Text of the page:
Written by By Madison Summers, CNN
For fashion, the thick-leather puffer jacket isn’t a perfectly designed must-have. It’s a wrong turn, of sorts, and not one that’s been popular for over a century. In fact, it’s been out of fashion for over a century, as even those who can still afford them can attest.
The old Marlboro Man, one of the 40s’ most iconic icons. Credit: Morgn, Courtesy Getty Images/iStockphoto
And yet, it’s still (fairly) ubiquitous. Like those wide-brimmed fedoras — from the sort of men who were raised in middle-class households, thus having a lot more money to spend — their aesthetic exerts a real pull. The original Marlboro Man was no different. And those First World War-era men knew not only how it looked but also what it sounded like, like the announcements of the Battle of Britain booming through their city streets.
But for all the initial media-hound excitement of this trend, few follow it to the end. Historically, scarves, cardigans and even scrunchies have always been fashion’s most problematic heritage items. Purists love none of them, though they’re (if anything) put off by the new grunge aesthetic. Audiences, on the other hand, love to wear them.
The worst part about scarves
Because clothing is, itself, a symbol.
Crucially, fashion is a visual medium — and a powerful one. The two intersect on the highest level of visibility, with the sleek, over-sized style of Yves Saint Laurent all the way down to the slipperiest shoe on sale — and we do it all for the sake of fashion.
Which is why, a little before Marlon Brando showed up in a suit on “Last Tango in Paris,” the best fashion — the good stuff — is seen as a bright, flagrant statement.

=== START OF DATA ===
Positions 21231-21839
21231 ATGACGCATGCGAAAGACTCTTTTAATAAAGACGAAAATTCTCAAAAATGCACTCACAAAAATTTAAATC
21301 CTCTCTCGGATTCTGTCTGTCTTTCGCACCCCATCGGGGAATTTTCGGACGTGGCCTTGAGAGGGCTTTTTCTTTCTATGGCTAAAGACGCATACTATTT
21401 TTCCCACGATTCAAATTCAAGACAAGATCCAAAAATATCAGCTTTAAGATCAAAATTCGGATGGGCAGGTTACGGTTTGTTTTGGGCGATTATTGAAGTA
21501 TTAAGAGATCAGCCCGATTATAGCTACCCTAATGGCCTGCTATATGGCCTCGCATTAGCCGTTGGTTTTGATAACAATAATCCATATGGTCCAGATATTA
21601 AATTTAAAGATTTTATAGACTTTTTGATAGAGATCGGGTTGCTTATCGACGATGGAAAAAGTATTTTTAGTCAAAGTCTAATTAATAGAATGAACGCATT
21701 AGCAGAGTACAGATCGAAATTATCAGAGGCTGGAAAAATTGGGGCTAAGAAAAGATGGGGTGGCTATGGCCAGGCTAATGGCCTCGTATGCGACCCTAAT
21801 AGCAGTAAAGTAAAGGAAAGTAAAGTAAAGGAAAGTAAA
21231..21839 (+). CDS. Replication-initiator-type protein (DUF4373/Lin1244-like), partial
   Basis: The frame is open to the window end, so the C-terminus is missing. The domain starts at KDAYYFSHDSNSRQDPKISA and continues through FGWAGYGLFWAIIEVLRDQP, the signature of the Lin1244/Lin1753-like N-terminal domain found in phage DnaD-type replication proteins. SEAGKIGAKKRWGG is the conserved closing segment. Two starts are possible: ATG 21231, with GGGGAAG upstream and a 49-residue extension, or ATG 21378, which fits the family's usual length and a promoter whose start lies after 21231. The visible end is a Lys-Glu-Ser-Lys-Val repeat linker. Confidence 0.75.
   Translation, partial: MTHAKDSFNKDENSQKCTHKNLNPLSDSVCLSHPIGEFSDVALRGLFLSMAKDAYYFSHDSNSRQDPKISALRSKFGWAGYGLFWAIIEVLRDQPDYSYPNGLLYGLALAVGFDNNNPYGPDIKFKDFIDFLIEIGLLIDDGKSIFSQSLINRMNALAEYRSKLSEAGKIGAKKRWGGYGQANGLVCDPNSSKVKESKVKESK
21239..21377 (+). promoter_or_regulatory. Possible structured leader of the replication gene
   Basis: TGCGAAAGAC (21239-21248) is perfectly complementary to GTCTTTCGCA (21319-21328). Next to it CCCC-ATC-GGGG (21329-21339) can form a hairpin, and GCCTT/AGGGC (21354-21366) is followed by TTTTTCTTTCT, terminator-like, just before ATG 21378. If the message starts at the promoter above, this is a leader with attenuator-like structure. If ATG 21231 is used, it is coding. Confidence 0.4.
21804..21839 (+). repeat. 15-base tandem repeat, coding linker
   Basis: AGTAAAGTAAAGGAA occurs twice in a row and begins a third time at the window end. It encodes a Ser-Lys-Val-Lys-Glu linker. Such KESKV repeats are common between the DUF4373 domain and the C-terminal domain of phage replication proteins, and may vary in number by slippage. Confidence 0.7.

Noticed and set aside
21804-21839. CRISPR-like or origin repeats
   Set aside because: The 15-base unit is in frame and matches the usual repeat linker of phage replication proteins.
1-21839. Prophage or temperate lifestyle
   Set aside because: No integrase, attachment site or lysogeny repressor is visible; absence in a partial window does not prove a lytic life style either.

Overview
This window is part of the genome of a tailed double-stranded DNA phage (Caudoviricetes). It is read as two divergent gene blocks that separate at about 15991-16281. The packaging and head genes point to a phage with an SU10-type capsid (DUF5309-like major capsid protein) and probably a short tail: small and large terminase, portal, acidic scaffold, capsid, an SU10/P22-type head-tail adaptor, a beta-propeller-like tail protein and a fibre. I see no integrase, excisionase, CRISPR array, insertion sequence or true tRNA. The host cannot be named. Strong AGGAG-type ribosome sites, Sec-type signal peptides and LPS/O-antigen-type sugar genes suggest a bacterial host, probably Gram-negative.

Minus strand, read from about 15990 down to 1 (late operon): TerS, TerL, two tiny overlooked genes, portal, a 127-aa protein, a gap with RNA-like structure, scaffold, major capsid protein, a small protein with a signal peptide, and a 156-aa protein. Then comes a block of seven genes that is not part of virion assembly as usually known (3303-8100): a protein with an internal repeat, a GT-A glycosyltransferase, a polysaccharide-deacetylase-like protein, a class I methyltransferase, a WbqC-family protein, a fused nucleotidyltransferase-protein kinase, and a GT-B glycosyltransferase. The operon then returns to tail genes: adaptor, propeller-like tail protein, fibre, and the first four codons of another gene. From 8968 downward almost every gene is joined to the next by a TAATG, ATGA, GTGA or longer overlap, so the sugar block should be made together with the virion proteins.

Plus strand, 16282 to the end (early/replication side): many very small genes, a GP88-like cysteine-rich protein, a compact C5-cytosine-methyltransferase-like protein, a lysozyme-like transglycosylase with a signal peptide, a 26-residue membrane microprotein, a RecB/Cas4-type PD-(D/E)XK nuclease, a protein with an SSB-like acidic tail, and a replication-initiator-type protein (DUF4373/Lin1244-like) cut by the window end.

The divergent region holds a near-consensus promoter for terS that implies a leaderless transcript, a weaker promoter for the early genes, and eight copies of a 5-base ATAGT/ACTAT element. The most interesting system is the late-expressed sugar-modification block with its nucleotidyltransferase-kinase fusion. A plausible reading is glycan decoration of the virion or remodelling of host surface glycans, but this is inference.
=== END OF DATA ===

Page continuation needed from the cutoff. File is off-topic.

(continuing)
The Italian designer Stefano Pilati was fired from Yves Saint Laurent in 2004 after suggesting to the press that he might one day revisit the label’s pinstripe uniform for men.
Carl Anderson and Tony Chiarello, designer partners at Salvatore Ferragamo, began stitching St. John wool gowns to an original Acolyte Baby Blue fabric by hand before firing up a computer.
And as soon as the American designer Tom Ford showed his first collection for Gucci in 1996, with the sort of meticulously created embroidery that hints at a 20th-century English outlier’s softer side, it became clear that he wasn’t your garden-variety European commercialist pretender.
These early instances of fashion’s inaugural moment aren’t the only ones. Even the simplest of numbers — keyrings and coins, for example — have had a unique, and more lasting effect on fashion. As a quintessential historic object, they might well be the perfect “conglomerate” of the twenty-first century.
UCLA fine art students have built a million-dollar headstone. Even if we seem to have forgotten it.
And as a consequence, the scarlet’s staying power is (fairly) stunning.
As of 2018, at least, more than 40 million of them were sold in the United States — the industry’s most dominant market. Data from the New York-based fashion statistics company Edited has charted a significant increase in stock over the last six years. More importantly, though, is that 300,000 of those scarves have been made by hand since 1946.
Credit: Christopher Manley, Elin Mahdavi, Sonnoc Huang, Erik Brill, Aaron Hesse Photography
In the recent release of its annual report, the editors of Edited claimed that handmade scarves, by way of contrast, account for nearly $2.7 billion in annual production.
Over the course of its 97-year history, the British fashion house Burberry has built its own deeply nostalgic and particularly American legacy on things like the Union Jack blanket of the 1930s and the iconic camel-hair coat — which both still exist today. And as haute couture moved from couture toward haute couture — a massive push from 1963 — Miu Miu (which has been around since 1946) embraced the old-timey ideals and the extensive craftsmanship that still goes into its clothes.
All these things might lead some to believe that we’re nearing the edge of the precipice, in terms of our collective respect for such